Frank Davis

Banging on about the Smoking Ban

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It's been one of those days when you turn on the box and find yourself caught up in an unfolding drama. I've been watching footage of the Japanese earthquake and tsunami disaster. It's astonishing that I've been able to see it within hours of it being shot.

Particularly arresting was the Al Jazeera video clip below (there's a similar clip in the Guardian), which shows the tsunami in Kamaishi city docks. There's an astonishing amount happening in it.

It was only after I'd watched it four or five times that I realised that the water level in the harbour was rising. At 26 seconds in, the water is several feet below a large Japanese sign beneath the windows on the white building. At 57 seconds in, it's reached the top of the window. So it's risen something like 15 feet in 30 seconds. And already at 26 seconds it looks like it's already 10 feet above ground level.

The same speed is apparent on the elevated roadway, which slopes down towards ground level in the distance. At 30 seconds you can see a couple of vehicles driving up this slope towards the camera. By 53 seconds, that slope has been covered in water. At 57 seconds, it's risen almost to the top of the slope, and white water is visble behind a couple of trucks stopped at the top.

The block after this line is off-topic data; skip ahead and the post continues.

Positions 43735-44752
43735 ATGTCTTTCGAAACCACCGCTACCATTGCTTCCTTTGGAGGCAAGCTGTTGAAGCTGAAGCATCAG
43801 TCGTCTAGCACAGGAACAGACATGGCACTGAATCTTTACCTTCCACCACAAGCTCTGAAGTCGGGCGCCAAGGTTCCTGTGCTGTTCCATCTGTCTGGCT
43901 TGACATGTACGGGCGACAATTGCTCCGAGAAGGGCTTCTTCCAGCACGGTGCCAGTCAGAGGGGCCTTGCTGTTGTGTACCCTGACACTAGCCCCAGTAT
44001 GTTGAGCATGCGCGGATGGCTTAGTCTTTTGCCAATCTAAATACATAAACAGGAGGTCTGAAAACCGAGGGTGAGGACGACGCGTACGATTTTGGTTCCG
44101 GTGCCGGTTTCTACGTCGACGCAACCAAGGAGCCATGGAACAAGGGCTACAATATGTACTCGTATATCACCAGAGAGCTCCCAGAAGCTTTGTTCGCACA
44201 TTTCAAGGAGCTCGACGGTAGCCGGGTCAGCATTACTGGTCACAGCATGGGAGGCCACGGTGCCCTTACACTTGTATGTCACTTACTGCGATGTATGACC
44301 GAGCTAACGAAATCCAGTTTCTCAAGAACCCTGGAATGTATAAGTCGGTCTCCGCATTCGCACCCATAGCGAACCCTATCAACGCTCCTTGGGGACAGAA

What the hell was any traffic doing on this road anyway, driving along the waterfront? What the hell were the two cars doing driving through puddles of water at ground level underneath the elevated road, visible at 22 seconds? The tsunami took about an hour to get to the east coast of Japan after the earthquake. So why hadn't low-lying coast roads been closed, and traffic directed away from the waterfront?

Did those two drivers survive? There was already quite a lot of water on the road, and it was rising. Chances are that a few hundred yards further on they could have found the water was impassable. And there would have been no escape.

There's really quite a lot of traffic on these roads, it seems. And given the rate at which the water was rising, it seems entirely plausible that dozens of cars and trucks got caught, and never got out. There might have been 100 people drowning in their cars on the streets of Kamaishi by the 57 second mark.

And that doesn't count the pedestrians who were on the streets, or on the ground or first floors of buildings. There could easily have been another 100 of them. Or more. After all, if car and truck drivers were cheerfully driving along the front, and were even standing on the elevated road gawping at it all, then it's very likely that shoppers and shopkeepers and dock workers and boat crews didn't think there was much danger either.

The more I looked at this scene, the more likely it seemed to me that, just in the camera field of vision, a few hundred people could have lost their lives. In the whole of Kamaishi, which has a population of 40,000 or so, maybe 1000 people were caught.